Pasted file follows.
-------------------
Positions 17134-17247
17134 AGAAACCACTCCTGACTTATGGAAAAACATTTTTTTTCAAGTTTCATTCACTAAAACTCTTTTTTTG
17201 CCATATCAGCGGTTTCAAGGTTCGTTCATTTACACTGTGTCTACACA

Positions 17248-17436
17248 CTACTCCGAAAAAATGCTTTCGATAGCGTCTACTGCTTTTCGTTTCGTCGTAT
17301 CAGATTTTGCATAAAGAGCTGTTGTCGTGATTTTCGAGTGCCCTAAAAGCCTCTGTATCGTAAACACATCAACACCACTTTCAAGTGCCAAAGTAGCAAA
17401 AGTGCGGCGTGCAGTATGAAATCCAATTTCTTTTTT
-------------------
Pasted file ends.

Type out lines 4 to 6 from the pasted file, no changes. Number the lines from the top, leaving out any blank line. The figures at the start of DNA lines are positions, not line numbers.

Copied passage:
Positions 17248-17436
17248 CTACTCCGAAAAAATGCTTTCGATAGCGTCTACTGCTTTTCGTTTCGTCGTAT
17301 CAGATTTTGCATAAAGAGCTGTTGTCGTGATTTTCGAGTGCCCTAAAAGCCTCTGTATCGTAAACACATCAACACCACTTTCAAGTGCCAAAGTAGCAAA